Whew, there’s been a lot of bad hockey so far

Whew, there’s been a lot of bad hockey so far


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It’s wonderful as a hockey fan that in this new era of ESPN coverage, playoff games have staggered starts – 7, 7:30, 9:30, and 10 Eastern – so that in this first round, the most exciting round of the playoffs where anything can happen, we can watch as much playoff hockey as possible and not be stuck with simultaneous intermissions.

Unfortunately, through the first couple of days, almost all of that playoff hockey has stunk. If you’re not watching your own team in the playoffs, the thing you want out of hockey in springtime is overtime.

In the first three days, we got one overtime game. It was a glorious overtime game, no doubt, Igor Shesterkin making 79 saves, the Rangers’ third period goal controversially called off, the Penguins finally winning on Evgeni Malkin’s deflection in the third overtime. But it was still just one overtime game.

Is that a harbinger of boring playoffs to come? Are the hockey gods just saving up the drama for later? There’s not much to be said for a pattern, as far as history is concerned.

This century, there have been 422 playoff games, including Game 1 of Penguins-Rangers, but not including five qualifying-round games and one warmup game in the coronavirus bubble. That’s an average of about 21 overtime games a year, and the range has been from a paltry nine in 2000 to as many as 27 in 2013, 2017, and 2021.

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Of course, there are more games in the first round, so you expect those blue bars to be the biggest. A few times, there have been more second-round overtime affairs than first-rounders (2007, 2009, 2016), but there also does not appear to be any correlation between the amount of overtime games from round to round.

Another way to look at this is each round’s share of overtime games in a playoff year. A particularly chaotic first round will represent more than half the overtime hockey in a given year, and you can also see where casual fans might start to zone out in the conference finals, where there’s limited drama in comparison to the previous few weeks, but not yet the stakes of the Stanley Cup Final.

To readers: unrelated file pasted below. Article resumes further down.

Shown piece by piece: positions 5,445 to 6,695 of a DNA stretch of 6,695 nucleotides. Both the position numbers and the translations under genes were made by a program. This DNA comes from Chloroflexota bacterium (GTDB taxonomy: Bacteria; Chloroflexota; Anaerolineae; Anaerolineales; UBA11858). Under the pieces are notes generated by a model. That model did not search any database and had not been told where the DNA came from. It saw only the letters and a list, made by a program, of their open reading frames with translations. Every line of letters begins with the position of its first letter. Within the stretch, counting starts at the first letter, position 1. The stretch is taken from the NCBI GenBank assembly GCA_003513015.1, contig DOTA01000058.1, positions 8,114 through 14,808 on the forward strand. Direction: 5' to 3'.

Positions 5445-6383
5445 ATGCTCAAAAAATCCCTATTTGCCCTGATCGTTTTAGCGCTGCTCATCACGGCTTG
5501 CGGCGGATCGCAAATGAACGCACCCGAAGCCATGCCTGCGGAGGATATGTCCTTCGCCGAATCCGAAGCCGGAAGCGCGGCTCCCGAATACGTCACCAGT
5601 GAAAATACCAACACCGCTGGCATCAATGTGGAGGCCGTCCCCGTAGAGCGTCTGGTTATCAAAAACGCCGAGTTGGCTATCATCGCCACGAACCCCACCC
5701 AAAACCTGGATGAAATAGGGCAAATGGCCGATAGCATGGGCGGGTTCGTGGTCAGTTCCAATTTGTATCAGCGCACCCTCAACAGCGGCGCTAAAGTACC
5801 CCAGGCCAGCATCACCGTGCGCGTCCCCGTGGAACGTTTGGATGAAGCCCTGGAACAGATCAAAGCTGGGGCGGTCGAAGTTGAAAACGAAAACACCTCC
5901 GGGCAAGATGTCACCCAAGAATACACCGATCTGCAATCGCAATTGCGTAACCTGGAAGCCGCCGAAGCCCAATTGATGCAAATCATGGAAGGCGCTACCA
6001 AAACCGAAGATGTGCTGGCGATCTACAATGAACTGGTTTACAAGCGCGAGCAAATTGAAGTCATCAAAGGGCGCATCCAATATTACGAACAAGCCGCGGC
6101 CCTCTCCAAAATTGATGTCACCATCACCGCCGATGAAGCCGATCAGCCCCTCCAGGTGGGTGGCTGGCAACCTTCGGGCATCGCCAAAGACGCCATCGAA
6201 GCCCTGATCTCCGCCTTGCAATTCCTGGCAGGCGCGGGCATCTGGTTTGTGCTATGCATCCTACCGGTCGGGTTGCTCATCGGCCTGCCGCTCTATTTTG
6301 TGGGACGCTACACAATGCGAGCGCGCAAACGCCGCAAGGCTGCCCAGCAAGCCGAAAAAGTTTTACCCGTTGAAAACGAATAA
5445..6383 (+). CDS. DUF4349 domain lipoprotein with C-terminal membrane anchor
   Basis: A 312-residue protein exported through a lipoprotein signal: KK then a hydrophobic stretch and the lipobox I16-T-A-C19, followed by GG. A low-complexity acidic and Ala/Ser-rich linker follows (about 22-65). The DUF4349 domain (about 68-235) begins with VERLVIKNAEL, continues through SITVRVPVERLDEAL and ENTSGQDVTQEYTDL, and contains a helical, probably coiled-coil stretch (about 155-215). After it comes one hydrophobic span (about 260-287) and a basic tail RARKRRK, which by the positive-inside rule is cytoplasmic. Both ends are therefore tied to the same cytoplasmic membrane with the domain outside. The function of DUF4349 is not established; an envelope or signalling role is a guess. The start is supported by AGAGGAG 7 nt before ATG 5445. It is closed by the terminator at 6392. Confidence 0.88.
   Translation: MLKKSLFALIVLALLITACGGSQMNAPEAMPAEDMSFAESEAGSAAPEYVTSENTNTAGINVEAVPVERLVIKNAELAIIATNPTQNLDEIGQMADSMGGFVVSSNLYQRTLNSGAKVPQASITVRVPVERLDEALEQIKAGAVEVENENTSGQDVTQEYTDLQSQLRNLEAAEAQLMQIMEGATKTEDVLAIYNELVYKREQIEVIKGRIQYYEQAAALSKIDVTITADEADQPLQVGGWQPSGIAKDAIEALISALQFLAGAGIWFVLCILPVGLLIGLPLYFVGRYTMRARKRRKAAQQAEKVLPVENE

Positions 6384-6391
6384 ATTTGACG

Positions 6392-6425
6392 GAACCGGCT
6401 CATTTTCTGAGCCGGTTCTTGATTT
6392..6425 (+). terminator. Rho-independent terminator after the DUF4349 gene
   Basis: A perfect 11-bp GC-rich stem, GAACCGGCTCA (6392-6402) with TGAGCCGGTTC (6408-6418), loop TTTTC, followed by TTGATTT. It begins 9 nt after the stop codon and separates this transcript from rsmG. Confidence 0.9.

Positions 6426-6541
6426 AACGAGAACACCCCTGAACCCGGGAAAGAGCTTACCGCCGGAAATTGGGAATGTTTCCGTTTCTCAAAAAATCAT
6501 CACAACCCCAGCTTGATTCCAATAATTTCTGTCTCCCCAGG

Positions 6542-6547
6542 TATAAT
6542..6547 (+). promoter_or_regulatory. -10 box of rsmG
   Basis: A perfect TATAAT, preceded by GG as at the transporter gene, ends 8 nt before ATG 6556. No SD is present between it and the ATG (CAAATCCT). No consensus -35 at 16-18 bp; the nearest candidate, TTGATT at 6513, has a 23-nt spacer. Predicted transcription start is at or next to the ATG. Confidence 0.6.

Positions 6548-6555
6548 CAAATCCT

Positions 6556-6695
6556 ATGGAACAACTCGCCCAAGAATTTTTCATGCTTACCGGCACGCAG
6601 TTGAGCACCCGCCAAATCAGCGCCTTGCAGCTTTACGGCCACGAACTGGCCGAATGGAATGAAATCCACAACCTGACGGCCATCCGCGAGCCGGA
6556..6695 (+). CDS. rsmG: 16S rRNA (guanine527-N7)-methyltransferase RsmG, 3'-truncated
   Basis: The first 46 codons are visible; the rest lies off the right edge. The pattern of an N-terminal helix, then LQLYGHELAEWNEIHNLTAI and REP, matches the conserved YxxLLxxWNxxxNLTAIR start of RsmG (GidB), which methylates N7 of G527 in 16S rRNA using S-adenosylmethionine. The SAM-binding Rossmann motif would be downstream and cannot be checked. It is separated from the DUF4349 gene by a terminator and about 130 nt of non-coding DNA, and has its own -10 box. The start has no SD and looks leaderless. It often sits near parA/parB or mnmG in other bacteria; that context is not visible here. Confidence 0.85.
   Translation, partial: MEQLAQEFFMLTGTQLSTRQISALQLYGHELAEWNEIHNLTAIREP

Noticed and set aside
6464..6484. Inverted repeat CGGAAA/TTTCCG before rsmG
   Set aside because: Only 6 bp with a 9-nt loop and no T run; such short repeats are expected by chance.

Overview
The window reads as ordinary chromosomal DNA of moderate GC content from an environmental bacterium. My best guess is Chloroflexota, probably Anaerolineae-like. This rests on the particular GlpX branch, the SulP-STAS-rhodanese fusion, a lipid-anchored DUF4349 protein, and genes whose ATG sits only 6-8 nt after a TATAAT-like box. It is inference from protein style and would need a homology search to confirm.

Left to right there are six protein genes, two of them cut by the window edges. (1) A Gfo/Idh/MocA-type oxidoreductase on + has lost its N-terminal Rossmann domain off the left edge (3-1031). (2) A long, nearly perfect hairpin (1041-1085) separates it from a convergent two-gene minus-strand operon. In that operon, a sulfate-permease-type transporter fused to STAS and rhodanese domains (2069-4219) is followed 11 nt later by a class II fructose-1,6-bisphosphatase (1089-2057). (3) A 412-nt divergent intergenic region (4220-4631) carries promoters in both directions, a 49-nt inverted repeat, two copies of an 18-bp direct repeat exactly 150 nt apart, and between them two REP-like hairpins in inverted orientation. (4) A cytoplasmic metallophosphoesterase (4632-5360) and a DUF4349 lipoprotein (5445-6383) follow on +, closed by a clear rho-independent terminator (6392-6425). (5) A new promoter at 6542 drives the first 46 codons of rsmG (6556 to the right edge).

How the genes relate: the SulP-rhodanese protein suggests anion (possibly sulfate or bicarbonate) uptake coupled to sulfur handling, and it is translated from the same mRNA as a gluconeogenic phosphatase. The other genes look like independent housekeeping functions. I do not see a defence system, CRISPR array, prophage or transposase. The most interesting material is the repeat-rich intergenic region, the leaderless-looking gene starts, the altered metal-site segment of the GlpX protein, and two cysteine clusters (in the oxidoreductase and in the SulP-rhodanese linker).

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The rounds, as you probably expect, operate independently of one another. A first round will generally produce 8-12 overtime games, a second round will give you 4-8 more, then 2-4 in an average conference finals and one or two in the Final. Small samples each year lead to a lot of fluctuation.

A thing that we can measure nicely, then, is how exciting the playoffs are in a given year. There are always 105 possible playoff games over four rounds of best-of-seven series, which means 105 chances to go to overtime: 56 in the first round, then 28, 14, and seven. This way, we can see that the 2000 playoffs, which we might remember as particularly dramatic, were really saved by the Final and by the circumstances of the few overtime games throughout the playoffs.

There’s always room for more analysis on a case by case basis, and this metric could be improved by adding data of lengths of overtimes, which games the overtimes were in, and so on, but just for a quick and easy tracker, the formula is just the percent of possible games to go to overtime, calculated after each round, and then added up.

Conveniently, it adds up to where 100 means you’ve had a very exciting playoffs, as was the case in 2013 and 2014. And, yes, the 2018 playoffs were only really interesting because of the novelty of both the expansion Golden Knights going to the Final and the Capitals finally winning a title.

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So far, we’ve just got the one overtime game, in the very first round. That’s a score of 1.8 if we don’t see another extra second of hockey this spring. Here’s betting that won’t be what happens.



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About the Author

Anthony Barnett
Anthony is the author of the Science & Technology section of ANH.